Rong Sheng 戎盛、谢艺
Rong Sheng was born in Shanghai, 1989. He achieved his MFA from Shanghai Fine Arts Academy, and is currently Faculty Member of Zhong Qiao College, Shanghai.
2019: Solo Exhibition at C.R.E.T.A, Roma,
2017: “Mino” International Ceramic Biennial, Japan
2016: Zagreb EX-Tempore Ceramic, Zagreb, Croatia
2016: Asia Ceramics, Taipei
Guanyin Bodhisattva is also called Guanzizai Bodhisattva. These two different names not only point to the different incarnations of Bodhisattva, but also clearly point out that the same goal can be achieved in different ways. One is to listen to sound, and the other is to infinitely ask and observe self-identity through vision. Both of them question by moving through calmness to the sensory. Sheng’s film attempts to reveal the meaning of Guanyin Bodhisattva to the viewer.
Selected Buddhist Object from Chiddingstone Castle
Avalokiteshvara, bodhisattva of compassion, gilt bronze. Avalokiteshvara is standing on a lotus base, with both hands in vitarkamudrā (teaching or debating gesture). Sino-Tibetan, 17th – 18th century.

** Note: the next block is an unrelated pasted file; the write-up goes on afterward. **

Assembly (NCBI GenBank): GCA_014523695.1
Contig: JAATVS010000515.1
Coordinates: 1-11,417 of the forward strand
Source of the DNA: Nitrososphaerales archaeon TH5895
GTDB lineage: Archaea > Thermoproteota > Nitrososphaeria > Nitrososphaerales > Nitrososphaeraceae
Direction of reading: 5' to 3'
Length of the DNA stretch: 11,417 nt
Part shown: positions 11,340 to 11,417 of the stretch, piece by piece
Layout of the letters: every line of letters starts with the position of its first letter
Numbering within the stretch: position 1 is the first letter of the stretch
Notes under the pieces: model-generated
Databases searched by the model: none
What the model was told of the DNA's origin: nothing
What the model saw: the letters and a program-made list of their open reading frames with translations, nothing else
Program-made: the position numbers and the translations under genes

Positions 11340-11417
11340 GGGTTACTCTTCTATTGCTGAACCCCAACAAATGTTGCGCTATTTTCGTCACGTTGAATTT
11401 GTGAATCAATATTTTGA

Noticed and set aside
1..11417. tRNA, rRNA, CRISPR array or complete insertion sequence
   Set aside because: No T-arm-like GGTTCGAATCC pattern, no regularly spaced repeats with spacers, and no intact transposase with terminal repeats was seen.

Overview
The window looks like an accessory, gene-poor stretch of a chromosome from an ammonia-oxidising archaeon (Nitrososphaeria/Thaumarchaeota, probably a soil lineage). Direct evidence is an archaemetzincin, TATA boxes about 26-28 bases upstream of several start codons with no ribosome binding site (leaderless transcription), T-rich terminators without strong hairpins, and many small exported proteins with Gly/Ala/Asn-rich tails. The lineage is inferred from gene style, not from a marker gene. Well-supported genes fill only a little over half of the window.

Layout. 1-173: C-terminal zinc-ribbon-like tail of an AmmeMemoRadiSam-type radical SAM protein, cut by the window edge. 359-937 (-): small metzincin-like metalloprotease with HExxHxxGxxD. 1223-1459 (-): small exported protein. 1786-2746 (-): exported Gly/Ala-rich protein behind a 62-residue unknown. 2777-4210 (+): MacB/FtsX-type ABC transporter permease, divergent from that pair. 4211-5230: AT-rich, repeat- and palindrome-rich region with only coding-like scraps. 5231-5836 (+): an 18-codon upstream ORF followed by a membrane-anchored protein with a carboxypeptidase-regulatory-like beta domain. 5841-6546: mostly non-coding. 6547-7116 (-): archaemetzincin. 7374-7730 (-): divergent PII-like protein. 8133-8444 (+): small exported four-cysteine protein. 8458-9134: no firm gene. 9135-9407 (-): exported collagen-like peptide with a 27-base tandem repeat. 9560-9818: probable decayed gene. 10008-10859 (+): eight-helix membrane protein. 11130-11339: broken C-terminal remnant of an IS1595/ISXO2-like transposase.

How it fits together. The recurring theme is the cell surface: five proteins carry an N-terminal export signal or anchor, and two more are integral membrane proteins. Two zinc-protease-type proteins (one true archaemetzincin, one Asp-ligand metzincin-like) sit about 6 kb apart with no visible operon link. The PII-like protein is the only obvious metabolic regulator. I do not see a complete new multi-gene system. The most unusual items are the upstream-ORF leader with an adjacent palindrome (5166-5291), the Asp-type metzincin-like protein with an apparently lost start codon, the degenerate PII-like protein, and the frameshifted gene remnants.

Height: 16.5cm, Length: 7cm
This small statue depicts another form of Avalokiteshvara. His hands are raised in the teaching gesture, and his arms entwined with lotus stems. As with most depictions of bodhisattvas, he is wearing rich robes, jewellery, and a crown. A long trailing scarf hangs down from his arms and there are many fittings adorning his clothing which would have originally held semi-precious stones. Buddhas and bodhisattvas are depicted differently – the Buddha usually wears simple monk’s robes. In contrast, bodhisattvas wear luxurious clothing which symbolises both their importance and their commitment to remain in the material world to help others achieve enlightenment. The Buddha, on the other hand, is said to have left all attachment to the material world behind.
Video made by XieYi